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<div><h4>Prediction of Left Ventricular Reverse Remodeling and Outcomes by Circulating Collagen-Derived Peptides.</h4><i>Ravassa S, Lupón J, López B, Codina P, ... Bayés-Genís A, González A</i><br /><b>Background</b><br />Myocardial fibrosis may increase vulnerability to poor prognosis in patients with heart failure (HF), even in those patients exhibiting left ventricular reverse remodeling (LVRR) after guideline-based therapies.<br /><b>Objectives</b><br />This study sought to characterize fibrosis at baseline in patients with HF with left ventricular ejection fraction (LVEF) <50% by determining serum collagen type I-derived peptides (procollagen type I C-terminal propeptide [PICP] and ratio of collagen type I C-terminal telopeptide to matrix metalloproteinase-1) and to evaluate their association with LVRR and prognosis.<br /><b>Methods</b><br />Peptides were determined in 1,034 patients with HF at baseline. One-year echocardiography was available in 665 patients. Associations of peptides with 1-year changes in echocardiographic variables were analyzed by multivariable linear mixed models. LVEF was considered improved if it increased by ≥15% or to ≥50% or if it increased by ≥10% to >40% in patients with LVEF ≤40%. Cardiovascular death and HF-related outcomes were analyzed in all patients randomized to derivation (n = 648) and validation (n = 386) cohorts.<br /><b>Results</b><br />Continuous associations with echocardiographic changes were observed only for PICP. Compared with high-PICP (≥108.1 ng/mL) patients, low-PICP (<108.1 ng/mL) patients exhibited enhanced LVRR and a lower risk of HF-related outcomes (P ≤ 0.018), with women and nonischemic patients with HF showing a stronger LVEF increase (interaction P ≤ 0.010). LVEF increase was associated with a better prognosis, particularly in low-PICP patients (interaction P ≤ 0.029). Only patients with both low PICP and improved LVEF exhibited a better clinical evolution than patients with nonimproved LVEF (P < 0.001).<br /><b>Conclusions</b><br />Phenotyping with PICP, a peptide associated with myocardial fibrosis, may be useful to differentiate patients with HF who are more likely to experience clinical myocardial recovery from those with partial myocardial improvement.<br /><br />Copyright © 2023 American College of Cardiology Foundation. Published by Elsevier Inc. All rights reserved.<br /><br /><small>JACC Heart Fail: 01 Jan 2023; 11:58-72</small></div>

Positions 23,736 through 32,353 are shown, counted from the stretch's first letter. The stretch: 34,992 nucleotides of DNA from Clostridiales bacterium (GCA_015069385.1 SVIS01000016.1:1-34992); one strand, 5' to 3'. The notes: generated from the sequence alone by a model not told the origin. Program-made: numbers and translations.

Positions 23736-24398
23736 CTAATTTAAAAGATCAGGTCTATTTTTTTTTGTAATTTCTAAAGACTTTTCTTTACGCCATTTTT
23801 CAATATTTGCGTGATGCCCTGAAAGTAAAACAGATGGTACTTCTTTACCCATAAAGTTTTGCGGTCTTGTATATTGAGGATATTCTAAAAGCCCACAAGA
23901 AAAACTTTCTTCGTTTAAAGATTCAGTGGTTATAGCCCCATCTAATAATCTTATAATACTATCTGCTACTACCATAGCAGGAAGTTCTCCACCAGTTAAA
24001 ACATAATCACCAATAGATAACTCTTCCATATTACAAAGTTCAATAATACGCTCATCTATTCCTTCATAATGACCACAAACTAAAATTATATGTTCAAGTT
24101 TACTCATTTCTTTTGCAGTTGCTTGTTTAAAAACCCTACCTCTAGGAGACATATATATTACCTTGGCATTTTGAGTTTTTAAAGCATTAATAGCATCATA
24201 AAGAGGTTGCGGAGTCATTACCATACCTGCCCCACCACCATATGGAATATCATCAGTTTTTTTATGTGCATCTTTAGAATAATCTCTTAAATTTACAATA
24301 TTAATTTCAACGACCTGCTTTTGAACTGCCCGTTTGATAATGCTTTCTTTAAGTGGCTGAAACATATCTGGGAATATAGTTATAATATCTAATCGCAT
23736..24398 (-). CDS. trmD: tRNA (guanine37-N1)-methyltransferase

Ravassa S, Lupón J, López B, Codina P, ... Bayés-Genís A, González A
JACC Heart Fail: 01 Jan 2023; 11:58-72 | PMID: 36599551